6. I would be interested in knowing the quality of cells in those eBay packs. Building your own pack gives you control over the cells you use, which would likely give you a much higher quality pack (if you use good cells) than you can buy on eBay. It surprises me that the cost was close including the spot welder, which means the DIY route could easily beat purchasing a pack (assuming you exclude your time).

    1. Definitely true. I feel like this guy is using all-premium components (for instance if I was building a bargain-basement cyberpunk ebike on the cheap, I’d just solder) and he’s comparing it to the cheapest available fleabay pack. Probably not quite the same value, but if you’re just looking to get it done without spending your own labor then that’s an option.

    2. His cost “calculation” is almost not present in the video.
      At around 10m20s he states very briefly that the cost of labour and the spotwelder was not included in his “calculation”.

  7. My trusty e-Bike needs a new pack soon as well. Current pack has around 10’000km on the clock now, and last winter it really started to show a lack of capacity, at least a lot more than in the last winter the year before (I ride the bike to work almost every day).
    A new original pack from Bosch (Power Pack Classic 400, 36V, 11Ah, 400Wh) costs around 400€ over here. So i guess, opening the old pack and just replace the cells inside could be considerably cheaper.

  8. Performing a single full charge/discharge on 18650s at <2C doesn't indicate their age, or ESR, or C rate. Discharging them at higher rates really tells you their quality.

    The eBay batteries I compared at 2C were either junk or comparatively more expensive than the HobbyKing solution. Even assuming my time and resources to build a 18650 pack were free.

    I just used two of these HobbyKing battery packs in the pouch. :
    https://hobbyking.com/en_us/multistar-high-capacity-6s-10000mah-multi-rotor-lipo-pack.html
    Got them when they dropped to $0.25 per Wh.
    Normally they're $71, ~$0.33 per Wh for a finished solution with no worry about mismatched cells or tearing the pack apart to fix them.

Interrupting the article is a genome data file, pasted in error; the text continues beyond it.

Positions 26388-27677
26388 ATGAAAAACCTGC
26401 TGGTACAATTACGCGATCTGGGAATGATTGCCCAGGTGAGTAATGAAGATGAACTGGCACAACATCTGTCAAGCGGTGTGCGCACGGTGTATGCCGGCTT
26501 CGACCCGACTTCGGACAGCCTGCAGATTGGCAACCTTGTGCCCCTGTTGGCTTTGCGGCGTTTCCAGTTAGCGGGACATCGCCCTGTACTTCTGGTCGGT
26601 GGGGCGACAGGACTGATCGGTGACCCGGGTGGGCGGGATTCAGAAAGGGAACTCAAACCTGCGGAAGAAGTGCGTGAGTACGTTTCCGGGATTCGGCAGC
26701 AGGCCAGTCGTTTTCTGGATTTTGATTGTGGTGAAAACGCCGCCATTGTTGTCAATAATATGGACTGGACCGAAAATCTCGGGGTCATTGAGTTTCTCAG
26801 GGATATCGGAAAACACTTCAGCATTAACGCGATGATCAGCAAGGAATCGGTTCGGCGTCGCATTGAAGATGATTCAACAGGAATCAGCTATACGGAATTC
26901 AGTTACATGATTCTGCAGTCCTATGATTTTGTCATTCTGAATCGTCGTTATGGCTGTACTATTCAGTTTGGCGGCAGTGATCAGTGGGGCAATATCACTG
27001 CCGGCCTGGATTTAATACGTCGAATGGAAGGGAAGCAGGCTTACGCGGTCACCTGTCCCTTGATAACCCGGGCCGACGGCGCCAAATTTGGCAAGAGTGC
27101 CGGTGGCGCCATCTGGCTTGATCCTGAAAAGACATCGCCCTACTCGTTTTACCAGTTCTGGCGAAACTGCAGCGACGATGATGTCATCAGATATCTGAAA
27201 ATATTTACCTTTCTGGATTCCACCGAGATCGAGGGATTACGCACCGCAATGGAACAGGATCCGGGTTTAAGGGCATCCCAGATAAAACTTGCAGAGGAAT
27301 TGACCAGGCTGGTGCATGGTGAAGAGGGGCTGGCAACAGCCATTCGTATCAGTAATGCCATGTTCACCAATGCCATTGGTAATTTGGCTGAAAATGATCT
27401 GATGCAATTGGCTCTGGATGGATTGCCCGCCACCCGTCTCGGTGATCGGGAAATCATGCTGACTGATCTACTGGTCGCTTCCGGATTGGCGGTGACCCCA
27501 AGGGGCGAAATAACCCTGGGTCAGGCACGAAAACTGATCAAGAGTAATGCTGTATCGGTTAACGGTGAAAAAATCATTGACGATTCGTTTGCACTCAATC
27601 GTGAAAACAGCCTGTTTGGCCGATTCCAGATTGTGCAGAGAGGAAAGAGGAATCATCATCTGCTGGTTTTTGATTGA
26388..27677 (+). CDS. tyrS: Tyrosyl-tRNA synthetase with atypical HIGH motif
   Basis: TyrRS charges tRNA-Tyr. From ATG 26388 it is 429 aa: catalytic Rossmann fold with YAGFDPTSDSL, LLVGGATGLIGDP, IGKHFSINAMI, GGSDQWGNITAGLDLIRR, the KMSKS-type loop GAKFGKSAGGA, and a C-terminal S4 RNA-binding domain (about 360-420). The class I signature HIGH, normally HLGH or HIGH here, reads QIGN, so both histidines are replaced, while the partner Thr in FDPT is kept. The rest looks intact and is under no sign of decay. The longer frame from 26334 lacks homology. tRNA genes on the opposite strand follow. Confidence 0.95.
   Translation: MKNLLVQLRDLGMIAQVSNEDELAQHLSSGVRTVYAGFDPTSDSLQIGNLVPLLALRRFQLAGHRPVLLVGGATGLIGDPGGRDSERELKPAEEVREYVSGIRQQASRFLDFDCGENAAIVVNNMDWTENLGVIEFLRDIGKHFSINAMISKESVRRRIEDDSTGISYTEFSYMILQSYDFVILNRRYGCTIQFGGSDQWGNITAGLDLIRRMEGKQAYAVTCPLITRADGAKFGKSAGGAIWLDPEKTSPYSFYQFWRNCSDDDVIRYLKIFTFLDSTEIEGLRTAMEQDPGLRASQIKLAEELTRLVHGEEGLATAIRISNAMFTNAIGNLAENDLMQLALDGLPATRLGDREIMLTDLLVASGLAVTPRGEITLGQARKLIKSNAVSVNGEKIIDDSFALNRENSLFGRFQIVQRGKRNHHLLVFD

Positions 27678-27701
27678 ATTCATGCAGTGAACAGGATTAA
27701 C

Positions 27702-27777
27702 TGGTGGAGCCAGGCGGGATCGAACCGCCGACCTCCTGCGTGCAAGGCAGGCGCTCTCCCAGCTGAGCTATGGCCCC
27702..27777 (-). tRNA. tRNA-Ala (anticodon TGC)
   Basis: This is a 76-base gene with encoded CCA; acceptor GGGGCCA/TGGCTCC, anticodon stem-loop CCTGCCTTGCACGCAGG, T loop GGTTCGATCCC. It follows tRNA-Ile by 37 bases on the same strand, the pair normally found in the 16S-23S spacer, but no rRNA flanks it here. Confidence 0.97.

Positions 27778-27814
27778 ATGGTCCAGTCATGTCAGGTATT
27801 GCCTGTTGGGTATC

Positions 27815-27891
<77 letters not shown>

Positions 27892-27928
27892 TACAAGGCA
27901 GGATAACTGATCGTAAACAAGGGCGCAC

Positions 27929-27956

My next project will use six 20Ah 3S (11.1V) pouches. During normal mode they'll be connected in two parallel banks with each bank having three in series (33.3V at 40Ah). This will give my 48V motor lower voltage for greater efficiency at cruising speeds. When I want a fast burst of power or higher top end, I can switch the battery configuration to be six pouches in series (66.6V at 20Ah). Total Wh stays the same 1,332Wh.

    https://cdn.shopify.com/s/files/1/2275/6915/products/dcb606-4_1024x1024.jpg?v=1510551473

  9. I’m just impressed that [GeatScott!] came in cheaper on a prototype inclusive of the cost of the spotwelder!
    What was the final range of the ebike using that pack?

    1. Once you’ve got the right tools , and the experience there’s often other uses you find.

      I’ve been considering an E conversion of my bike but the batterys have put me off but i might reconsider after seeing how easy it is to DIY

  10. I build my battery pack using recycled (full tested) 18650 battery too.
    But I’m surprised he can run his ebike with only 26 cells.
    Initially I used 13×5 cells (48v too), but BMS halted bike after few meters.
    So I used 13×10 cells and now run fine! It can ru about 40km with one charge.

  11. If you’re gonna weld tabs be sure to use PURE nickel strips and not nickel plated metal because the last would require a much longer welding time which decreases the batteries capacity

  12. If you live in a place like Hawaii there is often no choice but roll your own, as quite of lot of battery assemblies will not be shipped to the islands, but there are sources for single cells. Figuring in the cost of shipping @$10 per lbs air tilts the equation quite a bit in favor of DIY